• Feb 10th 2013, 11:09 PM
mintsharpie
Hello, I just have a quick question understanding multiple comparisons and I'd appreciate any help because I'm on the verge of failing (Worried) I'm reviewing for a test, and reading over questions and their corresponding answers in the back of the textbook. The question I'm stuck on deals with a psychologist testing the claim made by a drug company that a drug would help patients.

To do this, they selected 20 patients from their hospital, and randomly assigned them to one of four groups - group 1 receiving the new drug, group 2 receiving a different drug, group 3 receiving a different drug, and group 4 as the control group. Here is the answer given in the textbook:

http://i45.tinypic.com/np4big.jpg

I understand the first part, and how SSE is calculated and everything, but the second table with the contrasts totally baffles me. I have no idea how that table was filled in, or how I would be able to fill it in on a test if I had a different example. How were those 1s, -1s, and 2s determined? What do they mean and how were they calculated? In addition, once I go on to the appropriate post hoc test - in this case, Dunn - how do I utilise the table in terms of critical values?

• Feb 11th 2013, 06:36 PM
chiro
Hey mintsharpie.

The Contrast table is just looking at doing two sample tests for (mean_a,mean_b), (mean_a,mean_c), and (mean_a,mean_control) where (x,y) looks at x - y and tests whether there will be some kind of statistical significant effect of the two means not being equal (or not).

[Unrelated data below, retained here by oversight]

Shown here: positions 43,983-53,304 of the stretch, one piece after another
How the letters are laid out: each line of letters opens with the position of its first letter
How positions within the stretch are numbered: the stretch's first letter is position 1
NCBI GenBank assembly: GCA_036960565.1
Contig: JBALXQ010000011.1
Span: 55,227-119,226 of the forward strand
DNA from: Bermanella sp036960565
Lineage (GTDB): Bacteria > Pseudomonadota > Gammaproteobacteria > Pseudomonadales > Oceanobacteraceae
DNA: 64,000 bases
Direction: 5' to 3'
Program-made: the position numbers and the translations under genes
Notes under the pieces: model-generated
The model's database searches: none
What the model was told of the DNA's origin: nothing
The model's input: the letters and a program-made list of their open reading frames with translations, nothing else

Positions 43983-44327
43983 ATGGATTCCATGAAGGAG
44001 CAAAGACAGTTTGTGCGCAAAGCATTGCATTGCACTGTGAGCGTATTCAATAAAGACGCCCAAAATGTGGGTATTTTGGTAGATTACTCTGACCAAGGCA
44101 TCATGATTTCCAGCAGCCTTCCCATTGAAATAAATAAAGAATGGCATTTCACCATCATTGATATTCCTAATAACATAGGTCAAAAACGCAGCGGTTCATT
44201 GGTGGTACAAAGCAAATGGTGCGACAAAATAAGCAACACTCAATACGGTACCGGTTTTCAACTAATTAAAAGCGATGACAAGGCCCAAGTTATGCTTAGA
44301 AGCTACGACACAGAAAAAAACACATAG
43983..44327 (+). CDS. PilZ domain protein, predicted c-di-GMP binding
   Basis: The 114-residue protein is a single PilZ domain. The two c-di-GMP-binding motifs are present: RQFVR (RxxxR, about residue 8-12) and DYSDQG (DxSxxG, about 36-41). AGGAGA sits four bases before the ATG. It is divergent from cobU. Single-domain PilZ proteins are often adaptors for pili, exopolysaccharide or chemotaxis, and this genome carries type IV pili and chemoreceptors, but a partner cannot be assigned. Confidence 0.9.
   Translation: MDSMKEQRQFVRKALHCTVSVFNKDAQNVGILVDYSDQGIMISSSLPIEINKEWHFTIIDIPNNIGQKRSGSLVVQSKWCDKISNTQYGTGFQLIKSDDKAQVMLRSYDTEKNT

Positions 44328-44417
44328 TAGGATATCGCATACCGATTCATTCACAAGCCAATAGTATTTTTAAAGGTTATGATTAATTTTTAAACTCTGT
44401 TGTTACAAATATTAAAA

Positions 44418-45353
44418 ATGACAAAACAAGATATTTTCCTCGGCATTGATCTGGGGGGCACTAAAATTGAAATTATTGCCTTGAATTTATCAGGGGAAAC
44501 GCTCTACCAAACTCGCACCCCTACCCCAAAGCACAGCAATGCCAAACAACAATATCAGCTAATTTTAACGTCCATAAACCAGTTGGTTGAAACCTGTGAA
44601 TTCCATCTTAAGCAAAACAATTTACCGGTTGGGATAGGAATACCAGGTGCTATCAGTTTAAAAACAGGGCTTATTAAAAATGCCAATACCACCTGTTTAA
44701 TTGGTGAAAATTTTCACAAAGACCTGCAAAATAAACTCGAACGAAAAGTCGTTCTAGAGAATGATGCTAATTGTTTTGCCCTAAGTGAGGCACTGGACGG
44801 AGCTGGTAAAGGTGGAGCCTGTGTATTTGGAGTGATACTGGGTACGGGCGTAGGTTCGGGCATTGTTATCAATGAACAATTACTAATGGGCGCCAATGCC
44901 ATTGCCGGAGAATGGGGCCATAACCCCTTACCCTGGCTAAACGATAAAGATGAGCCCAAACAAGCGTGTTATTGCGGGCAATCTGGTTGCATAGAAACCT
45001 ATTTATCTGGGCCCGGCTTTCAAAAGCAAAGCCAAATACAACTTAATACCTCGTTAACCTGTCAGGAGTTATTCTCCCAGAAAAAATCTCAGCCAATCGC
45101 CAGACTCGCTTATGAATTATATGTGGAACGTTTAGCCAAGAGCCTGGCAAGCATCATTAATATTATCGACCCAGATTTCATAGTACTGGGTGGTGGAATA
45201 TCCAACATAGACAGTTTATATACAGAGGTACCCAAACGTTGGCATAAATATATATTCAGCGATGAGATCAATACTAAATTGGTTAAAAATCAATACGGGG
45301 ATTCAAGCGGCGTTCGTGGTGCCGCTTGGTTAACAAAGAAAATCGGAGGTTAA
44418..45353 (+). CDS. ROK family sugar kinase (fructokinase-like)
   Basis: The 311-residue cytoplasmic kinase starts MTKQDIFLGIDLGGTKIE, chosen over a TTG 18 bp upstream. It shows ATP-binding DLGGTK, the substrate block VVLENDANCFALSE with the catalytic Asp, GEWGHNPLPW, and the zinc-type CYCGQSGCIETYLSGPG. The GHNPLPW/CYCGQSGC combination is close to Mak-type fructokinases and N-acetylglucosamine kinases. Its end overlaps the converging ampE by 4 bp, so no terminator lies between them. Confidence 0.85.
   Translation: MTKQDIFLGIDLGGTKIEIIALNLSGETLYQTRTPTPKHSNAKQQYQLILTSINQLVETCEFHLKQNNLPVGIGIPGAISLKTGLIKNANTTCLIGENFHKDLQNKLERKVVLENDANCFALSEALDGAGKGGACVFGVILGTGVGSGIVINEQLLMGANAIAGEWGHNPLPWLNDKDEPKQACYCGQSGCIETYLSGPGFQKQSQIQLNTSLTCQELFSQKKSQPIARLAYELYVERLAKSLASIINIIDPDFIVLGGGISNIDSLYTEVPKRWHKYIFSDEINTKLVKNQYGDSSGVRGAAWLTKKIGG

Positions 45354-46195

The contrast framework just looks at linear combinations of different treatment means and for this special case it is a difference of the other means with respect to the mean of group a.

It looks like you will need to do some kind of ANOVA/T-test/Other test on the individual means if the original H0 ANOVA was rejected (i.e. all treatment means the same) to test whether you get significant differences in pair-wise comparisons.

Also can you point out what a Dunn test is?
• Feb 11th 2013, 07:36 PM
mintsharpie
I have no idea what that means (Crying) How was the table filled in? How were those 1s, -1s, and 2s determined? What do they mean and how were they calculated? (Sadsmile)
• Feb 11th 2013, 07:39 PM
chiro
Basically a 1 represents 1*ThatMean and a -1 means -1*mean.

The row represents a 1*Mean_a - 1*OtherMean which is just a difference of two means.

A contrast is just a linear combination of means and in this special case it is just a difference of the other means with respect to mean a.

Recall that the difference of two means is something that tests whether the two means have some statistically significant difference of being equal or not equal (recall an ANOVA but in a 2 sample case it just compares the two means for inequality or equality).
• Feb 11th 2013, 08:14 PM
mintsharpie